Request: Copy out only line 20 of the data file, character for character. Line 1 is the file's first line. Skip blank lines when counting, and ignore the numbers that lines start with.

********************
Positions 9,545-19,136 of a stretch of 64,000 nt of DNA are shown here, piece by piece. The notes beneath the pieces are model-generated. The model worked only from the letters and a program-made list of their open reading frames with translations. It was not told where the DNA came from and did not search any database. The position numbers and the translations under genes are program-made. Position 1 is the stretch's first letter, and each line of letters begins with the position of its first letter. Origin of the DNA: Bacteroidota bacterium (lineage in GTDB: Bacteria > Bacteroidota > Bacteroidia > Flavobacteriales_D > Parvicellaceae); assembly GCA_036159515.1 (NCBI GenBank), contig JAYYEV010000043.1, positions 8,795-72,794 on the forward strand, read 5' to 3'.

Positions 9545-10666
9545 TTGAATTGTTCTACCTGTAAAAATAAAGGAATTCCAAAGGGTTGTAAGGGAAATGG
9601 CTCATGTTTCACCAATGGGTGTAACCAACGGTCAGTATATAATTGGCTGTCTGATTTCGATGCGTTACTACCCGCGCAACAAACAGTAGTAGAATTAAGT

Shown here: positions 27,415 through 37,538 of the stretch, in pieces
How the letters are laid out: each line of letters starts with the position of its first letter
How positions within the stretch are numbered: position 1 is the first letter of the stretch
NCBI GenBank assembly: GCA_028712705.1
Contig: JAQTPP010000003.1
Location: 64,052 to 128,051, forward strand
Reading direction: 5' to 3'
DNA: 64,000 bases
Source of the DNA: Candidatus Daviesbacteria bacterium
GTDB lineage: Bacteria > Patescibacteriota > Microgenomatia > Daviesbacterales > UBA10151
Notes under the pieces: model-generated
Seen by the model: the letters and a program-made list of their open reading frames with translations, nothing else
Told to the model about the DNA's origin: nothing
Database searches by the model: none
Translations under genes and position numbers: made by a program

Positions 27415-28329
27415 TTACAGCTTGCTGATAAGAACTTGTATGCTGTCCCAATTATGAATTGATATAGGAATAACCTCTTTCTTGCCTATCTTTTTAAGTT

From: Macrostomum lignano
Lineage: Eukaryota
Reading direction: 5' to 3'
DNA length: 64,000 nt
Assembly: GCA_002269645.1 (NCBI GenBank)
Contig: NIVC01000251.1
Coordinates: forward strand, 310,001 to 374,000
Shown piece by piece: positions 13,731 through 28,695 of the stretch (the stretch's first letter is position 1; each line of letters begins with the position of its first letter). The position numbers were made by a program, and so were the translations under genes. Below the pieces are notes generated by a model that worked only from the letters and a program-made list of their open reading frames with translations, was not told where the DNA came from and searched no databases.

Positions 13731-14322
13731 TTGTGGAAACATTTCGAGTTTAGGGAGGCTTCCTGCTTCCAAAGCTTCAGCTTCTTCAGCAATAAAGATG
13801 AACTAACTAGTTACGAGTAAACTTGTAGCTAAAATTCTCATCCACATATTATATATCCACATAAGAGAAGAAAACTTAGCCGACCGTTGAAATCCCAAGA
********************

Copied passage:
Positions 27415-28329